Land art has already existed in the U.K. and in the U.S. for over half a century; in Russia, it started just nine years ago. Currently, Polissky and his team of “peasants” — local farmers from the neighboring villages who help him with construction of his objects — are the only Russians invited to display their land-art works at major shows beyond Russia; they have shown at the Venice Biennale in 2008 and Art Basel in Miami.

Even the Kremlin’s “Grey Cardinal” Vladislav Surkov once wrote an essay on Polissky’s art as an expression of the Russian spirit.

Architecture without architecture

This time there were no new installations, even though ArchStoyanie had previously showcased the most recent land-art objects each year.

“A Moscow-based curator organized a media event for Muscovites, and they traveled about 200 kilometers [124 miles] to get there,” said Nikolai Polissky, known affectionately to locals as “Uncle Kolya.”

This time, newly appointed curator Katerina Bochvar decided to focus on various performances and installations. ArchStoyanie organizers claimed that these performances would only be available for the festival’s visitors and would not be repeated anywhere else.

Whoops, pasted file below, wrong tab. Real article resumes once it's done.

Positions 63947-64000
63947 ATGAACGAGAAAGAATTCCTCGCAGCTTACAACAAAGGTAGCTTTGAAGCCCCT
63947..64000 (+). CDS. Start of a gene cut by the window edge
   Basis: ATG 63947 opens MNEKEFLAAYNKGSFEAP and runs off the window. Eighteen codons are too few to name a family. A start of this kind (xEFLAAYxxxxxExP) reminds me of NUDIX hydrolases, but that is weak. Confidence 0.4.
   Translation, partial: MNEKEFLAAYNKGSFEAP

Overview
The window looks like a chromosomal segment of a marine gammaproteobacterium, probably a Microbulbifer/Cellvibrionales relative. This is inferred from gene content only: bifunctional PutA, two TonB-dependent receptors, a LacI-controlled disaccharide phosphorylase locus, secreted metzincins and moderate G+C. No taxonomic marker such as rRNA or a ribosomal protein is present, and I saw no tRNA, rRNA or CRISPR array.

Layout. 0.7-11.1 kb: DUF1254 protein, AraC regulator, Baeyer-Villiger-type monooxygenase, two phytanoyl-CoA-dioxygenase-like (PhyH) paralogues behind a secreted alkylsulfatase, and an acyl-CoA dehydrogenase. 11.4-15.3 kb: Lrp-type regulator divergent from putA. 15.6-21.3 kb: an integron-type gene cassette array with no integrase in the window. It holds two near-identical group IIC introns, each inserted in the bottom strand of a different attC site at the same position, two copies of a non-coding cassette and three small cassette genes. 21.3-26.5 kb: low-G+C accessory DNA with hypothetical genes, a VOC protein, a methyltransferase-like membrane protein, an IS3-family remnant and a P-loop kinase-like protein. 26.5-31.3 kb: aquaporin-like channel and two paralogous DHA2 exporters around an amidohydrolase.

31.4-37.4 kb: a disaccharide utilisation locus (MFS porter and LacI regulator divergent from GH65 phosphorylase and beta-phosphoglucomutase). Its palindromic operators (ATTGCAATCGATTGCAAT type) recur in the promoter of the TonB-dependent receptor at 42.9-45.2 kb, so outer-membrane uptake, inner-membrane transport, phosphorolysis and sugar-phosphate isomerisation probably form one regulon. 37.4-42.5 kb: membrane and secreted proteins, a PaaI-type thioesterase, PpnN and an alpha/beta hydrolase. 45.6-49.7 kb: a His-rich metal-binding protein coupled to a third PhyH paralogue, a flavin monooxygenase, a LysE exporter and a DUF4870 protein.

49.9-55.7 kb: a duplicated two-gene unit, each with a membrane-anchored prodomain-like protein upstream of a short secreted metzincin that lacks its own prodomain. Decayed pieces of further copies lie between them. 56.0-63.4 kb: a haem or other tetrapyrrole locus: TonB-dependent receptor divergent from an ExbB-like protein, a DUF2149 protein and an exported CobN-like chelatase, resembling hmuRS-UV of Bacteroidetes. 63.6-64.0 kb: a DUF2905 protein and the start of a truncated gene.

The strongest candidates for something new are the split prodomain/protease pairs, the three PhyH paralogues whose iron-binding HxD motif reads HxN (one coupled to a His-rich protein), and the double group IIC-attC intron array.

“Out of the Forest,” masterminded by Valentin Tszin of Poema Theatre, gave its name to the whole festival. The 12-hour-long performance showed the inextricable link between an artist and his creation, metaphorically described as a dark forest. Around 100 people wearing graphic black-and-white outfits took part in his performance, looking more like zombies than real people.

One of the shows involved more than a dozen poets reading their poems for an hour to one solitary listener in Alexander Brodsky's Rotunda, which was located in the middle of an empty field.

For those who cannot part with books even while in nature’s lap, architect Boris Sverdlov and publisher Boris Kupriyanov (one of the initiators and developers of Moscow libraries reform) organized nine field reading-rooms.

One of the most impressive parts of the festival was the acoustic installations. Have you ever thought that “talking” vegetables do exist in reality? The group Iced Architects decided that real vegetables could communicate with their artificial mates — pumpkin, watermelon and eggplant — reading pieces of literature “aloud” for most of the day.  

Bored of classical music? And what if the piano could have produced animal voices instead of musical notes, playing Beethoven’s “Moonlight Sonata” through tiger roar. Just such an art object was created by the Electroboutique art group and played by a man dressed as a “leshy”— a male spirit in Slavic mythology who protects wild animals and forests.

A pair of nude performances and a poetry recital on Sunday night were the high point of ArchStoyanie. A young, long-haired girl with a marble skin, lying in a straw-lined “grave” under the glass, looked more like a fairy creature than anything else.

The other nude performer — Moscow artist Fyodor Andreevich Pavlov — decided to roll himself up in a twine net and hang mid-air in Boris Bernaskoni’s Arch, which resembled a portal or a well from inside.